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I am new to Java and using a code given by someone. There, at the end of the code, they interrupt a thread if it has not finished. I am measuring the timing of the code.

The problem is that the Java code first issues all the threads, and then at the end it interrupts. Is interrupting necessary? Can't we wait till all threads actually finish? Or may be just skip interrupting (these threads are running processes using process exec command and they will finish anyway). Here is the relevant code. First the code for individual thread:

  String commandString = "./script.scr ";
  process = Runtime.getRuntime().exec(commandString);
  BufferedReader bufferedReader = new BufferedReader(new InputStreamReader(process.getInputStream()));
  while ((lsString = bufferedReader.readLine()) != null)
        {
            System.out.println(lsString);
        }       
        try
        {
            process.waitFor();
        }

Now the code of the part which dispatches these threads:

public void stopWhenAllTaskFinished()
{
    while(notFinished) {sleep(50);} //notFinished is class variable and somewhere else it will set to false. 
    //now finished.
  //Interrupt all the threads
    for (int i=0; i<nThreads; i++) {
        threads[i].interrupt();
    }
}

This function is called from main class like:

 obj.stopWhenAllTaskFinished()

I greatly appreciate any insight or answer.

share|improve this question
5  
Unfortunately your description is too vague. The interruption may or may not be needed. It all depends on what the Thread does. –  Frankie May 2 '12 at 1:35
    
I have added the relevant code –  user984260 May 2 '12 at 1:42
1  
Honestly it looks like a paranoid check for something that never happens. –  trutheality May 2 '12 at 2:00
2  
If the threads are coded so that they terminate themselves when they have no more work to do, then this whole polling thing is pointless. Just join all the threads and get rid of the while/sleep code entirely. –  David Schwartz May 2 '12 at 2:15
2  
There's no way to tell without knowing how notFinished works. (For example, could there be a case where notFinished is clear but one of those threads is still blocked indefinitely in process.WaitFor? If so, you either need to interrupt it or fix that. Ideally, fix that.) It matters whether the threads are a pure AND operation (we're not done until all threads are done) or are a more complex operation (thread A did something so we don't need thread B to do it, even though thread B is trying to). –  David Schwartz May 2 '12 at 2:23

2 Answers 2

up vote 1 down vote accepted

It is not clear whether the interrupts are needed from the code that you have posted.

  • If notFinished is set to false when all threads have finished, then the interrupts are unnecessary.

  • If notFinished is set to false when there is a possibility that some threads haven't finished, then it could be necessary. Whether it is actually necessary depends on other things:

    • Are you prepared for the application to wait for the threads to finish naturally?
    • Can you be sure that the threads will finish? (Could they hang / block forever?)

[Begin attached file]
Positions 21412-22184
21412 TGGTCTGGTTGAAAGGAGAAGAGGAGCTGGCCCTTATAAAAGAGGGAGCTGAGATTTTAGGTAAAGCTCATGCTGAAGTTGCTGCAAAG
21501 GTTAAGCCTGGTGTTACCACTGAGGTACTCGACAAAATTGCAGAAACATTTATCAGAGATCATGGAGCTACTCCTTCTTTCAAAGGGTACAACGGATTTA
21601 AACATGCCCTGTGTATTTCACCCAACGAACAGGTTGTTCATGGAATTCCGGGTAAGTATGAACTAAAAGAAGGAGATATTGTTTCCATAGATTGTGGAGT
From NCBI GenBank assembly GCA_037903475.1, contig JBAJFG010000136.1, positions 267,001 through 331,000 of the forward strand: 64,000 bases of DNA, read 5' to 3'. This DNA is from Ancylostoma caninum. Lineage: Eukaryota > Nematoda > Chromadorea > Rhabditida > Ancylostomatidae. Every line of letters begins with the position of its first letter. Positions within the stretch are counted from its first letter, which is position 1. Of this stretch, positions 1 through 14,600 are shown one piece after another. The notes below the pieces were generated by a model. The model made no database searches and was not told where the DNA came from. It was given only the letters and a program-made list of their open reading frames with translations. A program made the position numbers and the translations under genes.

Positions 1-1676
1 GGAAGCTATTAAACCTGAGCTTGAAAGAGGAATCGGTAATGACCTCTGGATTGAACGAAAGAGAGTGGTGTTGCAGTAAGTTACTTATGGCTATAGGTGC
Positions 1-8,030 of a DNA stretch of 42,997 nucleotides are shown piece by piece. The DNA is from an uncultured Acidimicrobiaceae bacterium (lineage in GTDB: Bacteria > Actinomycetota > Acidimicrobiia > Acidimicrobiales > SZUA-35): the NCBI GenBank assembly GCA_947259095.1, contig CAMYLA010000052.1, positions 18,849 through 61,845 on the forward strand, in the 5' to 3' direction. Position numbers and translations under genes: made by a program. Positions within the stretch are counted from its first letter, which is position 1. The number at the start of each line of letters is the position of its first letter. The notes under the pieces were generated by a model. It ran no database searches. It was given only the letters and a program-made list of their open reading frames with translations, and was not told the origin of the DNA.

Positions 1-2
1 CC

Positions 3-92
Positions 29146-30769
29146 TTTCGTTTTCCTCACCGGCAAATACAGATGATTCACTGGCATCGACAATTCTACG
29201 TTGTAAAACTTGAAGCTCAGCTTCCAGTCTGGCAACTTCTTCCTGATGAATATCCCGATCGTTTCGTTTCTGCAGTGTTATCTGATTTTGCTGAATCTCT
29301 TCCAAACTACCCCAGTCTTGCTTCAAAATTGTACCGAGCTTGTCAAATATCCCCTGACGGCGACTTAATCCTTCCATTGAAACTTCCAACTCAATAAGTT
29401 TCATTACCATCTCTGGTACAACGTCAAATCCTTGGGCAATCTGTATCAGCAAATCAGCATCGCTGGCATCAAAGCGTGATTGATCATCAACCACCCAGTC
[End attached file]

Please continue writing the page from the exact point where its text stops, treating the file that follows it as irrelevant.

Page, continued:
• Do you need the results of their activity?
    • Will they respond to an interrupt? (In this case, I think that the answer is "yes".)
    • Is there any harm in leaving the threads there? (For instance, does it stop the application shutting down?)
share|improve this answer
    
1. Yes, I am prepared. 2. Yes, they will finish surely. 3. No, I just the time of overall application (each task done on thread takes some time, but if interrupted: it is not good). 4. Yes 5. I don't know if there is a harm. My only requirement is: no thread should be killed before finish and overall app. should end only when all threads finish. –  user984260 May 2 '12 at 2:11
    
"If notFinished is set to false when all threads have finished.." I think, that is not the case. notFinished is altered before all threads finish –  user984260 May 2 '12 at 2:13
1  
Answer 3 means that the interrupts could actually be harmful. –  Stephen C May 2 '12 at 8:28

The following code that Oracle provides in the javadocs is what most people do. AFAIK, this is designed to kill threads that refuse to shutdown gracefully after giving them a chance to shutdown.

http://docs.oracle.com/javase/6/docs/api/java/util/concurrent/ExecutorService.html

 void shutdownAndAwaitTermination(ExecutorService pool) {
   pool.shutdown(); // Disable new tasks from being submitted
   try {
     // Wait a while for existing tasks to terminate
     if (!pool.awaitTermination(60, TimeUnit.SECONDS)) {
       pool.shutdownNow(); // Cancel currently executing tasks
       // Wait a while for tasks to respond to being cancelled
       if (!pool.awaitTermination(60, TimeUnit.SECONDS))
           System.err.println("Pool did not terminate");
     }
   } catch (InterruptedException ie) {
     // (Re-)Cancel if current thread also interrupted
     pool.shutdownNow();
     // Preserve interrupt status
     Thread.currentThread().interrupt();
   }
 }
share|improve this answer
1  
That's for a thread pool though - the original question doesn't use a thread pool. –  Greg Kopff May 2 '12 at 1:47
    
Yes, the code uses: private PoolWorker[] threads. Can you please tell suitable code for this (or give a reference). –  user984260 May 2 '12 at 1:48
    
Sorry, I posted this before he posted any code. I'll look into the new question. –  Jon7 May 2 '12 at 1:54
1  
@Jon7 - your understanding is incorrect. It doesn't kill uncooperative threads. An interrupt can be ignored (or not even noticed) by the interrupted thread ... and that's pretty much what "uncooperative" means in this context. –  Stephen C May 2 '12 at 1:55

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